NM: I built a studio in my backyard, because I enjoy my work and being able to access it whenever I want or whenever there is an inspiration is important to me. I enjoy being in the studio even if I am not necessarily making anything. I designed the studio myself with an architect and the building itself is an artwork, a project that I really enjoyed. It is a space built for what I do. Whether it is the smell of cowhide, the smell of paint, or looking at a photograph, even if I am not doing anything necessarily in terms of making, all of these observations inform a later process.


SK: Has your work process been different during the pandemic?


NM: Yes and no. My daughter for a long time did not go to school during the pandemic. There was a lot of managing of both her and the studio, allowing her to be in the studio, paint or just enjoy being there. And I obviously have to be more careful around what chemicals I am using at the time she is there. Her presence has shifted how I am in the studio.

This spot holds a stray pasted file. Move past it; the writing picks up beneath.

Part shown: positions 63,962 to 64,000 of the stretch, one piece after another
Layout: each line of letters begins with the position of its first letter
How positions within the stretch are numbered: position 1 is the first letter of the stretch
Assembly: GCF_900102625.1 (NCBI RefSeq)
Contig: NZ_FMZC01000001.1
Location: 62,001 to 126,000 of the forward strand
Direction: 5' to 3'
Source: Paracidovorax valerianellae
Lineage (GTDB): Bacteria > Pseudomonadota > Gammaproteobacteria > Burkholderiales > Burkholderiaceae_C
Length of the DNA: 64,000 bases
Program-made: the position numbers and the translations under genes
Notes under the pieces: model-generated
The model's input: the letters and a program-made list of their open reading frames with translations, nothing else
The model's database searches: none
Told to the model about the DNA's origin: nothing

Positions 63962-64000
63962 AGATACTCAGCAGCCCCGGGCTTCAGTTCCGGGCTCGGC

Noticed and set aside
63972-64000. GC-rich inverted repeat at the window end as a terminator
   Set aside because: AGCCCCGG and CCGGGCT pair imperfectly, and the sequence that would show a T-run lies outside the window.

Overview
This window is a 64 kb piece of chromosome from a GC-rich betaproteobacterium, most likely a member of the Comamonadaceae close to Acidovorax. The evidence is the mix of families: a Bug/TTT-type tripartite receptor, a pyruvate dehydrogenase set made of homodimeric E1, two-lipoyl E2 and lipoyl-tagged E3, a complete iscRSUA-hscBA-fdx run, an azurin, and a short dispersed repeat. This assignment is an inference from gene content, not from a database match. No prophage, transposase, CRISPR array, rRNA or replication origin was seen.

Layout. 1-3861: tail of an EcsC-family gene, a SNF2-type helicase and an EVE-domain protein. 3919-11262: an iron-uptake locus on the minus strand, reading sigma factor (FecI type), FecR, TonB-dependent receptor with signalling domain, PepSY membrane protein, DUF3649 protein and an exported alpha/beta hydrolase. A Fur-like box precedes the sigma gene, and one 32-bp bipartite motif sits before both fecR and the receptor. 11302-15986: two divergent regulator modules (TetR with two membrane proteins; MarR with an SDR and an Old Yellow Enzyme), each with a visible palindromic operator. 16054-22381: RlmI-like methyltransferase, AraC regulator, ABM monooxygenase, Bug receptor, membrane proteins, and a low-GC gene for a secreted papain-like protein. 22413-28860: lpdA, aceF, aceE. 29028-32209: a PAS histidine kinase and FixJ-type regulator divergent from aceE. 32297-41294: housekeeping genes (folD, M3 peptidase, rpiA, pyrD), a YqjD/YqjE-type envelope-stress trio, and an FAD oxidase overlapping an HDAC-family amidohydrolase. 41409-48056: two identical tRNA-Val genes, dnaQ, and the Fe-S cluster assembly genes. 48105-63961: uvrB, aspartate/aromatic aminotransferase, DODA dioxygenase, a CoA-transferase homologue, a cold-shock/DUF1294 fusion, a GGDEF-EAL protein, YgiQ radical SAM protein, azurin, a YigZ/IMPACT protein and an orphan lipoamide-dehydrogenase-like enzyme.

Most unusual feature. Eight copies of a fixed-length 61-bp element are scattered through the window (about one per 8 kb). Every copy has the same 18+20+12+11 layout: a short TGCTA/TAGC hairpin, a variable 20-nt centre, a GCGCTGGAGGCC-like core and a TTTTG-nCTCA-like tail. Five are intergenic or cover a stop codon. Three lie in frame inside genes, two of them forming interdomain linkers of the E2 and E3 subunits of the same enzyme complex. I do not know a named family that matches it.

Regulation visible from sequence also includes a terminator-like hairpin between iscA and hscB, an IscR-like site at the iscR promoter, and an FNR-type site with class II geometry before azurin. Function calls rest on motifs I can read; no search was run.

SK: What are some of your motivations/inspirations for doing what you do this particular year?


NM: This year I have been focusing on the Kingdom of Dahomey, which is an old African civilization. No one really knows exactly where they were, but somewhere between the border of the Republic of Benin and Nigeria. The Kingdom of Dahomey had an army of women who were protecting the kings of that period, I think around 1800s. I am exploring them for this moment. This project leads me to an interesting thought process around how we understand labor, how we understand what men and women do, how we understand protection, and how we understand fighting. I find this army of women amazing. The work around this theme includes bronze sculptures as well as some paintings and drawings.


SK: You often position yourself in different historical or mythological narratives. Are you somehow present in the artwork about the Kingdom of Dahomey?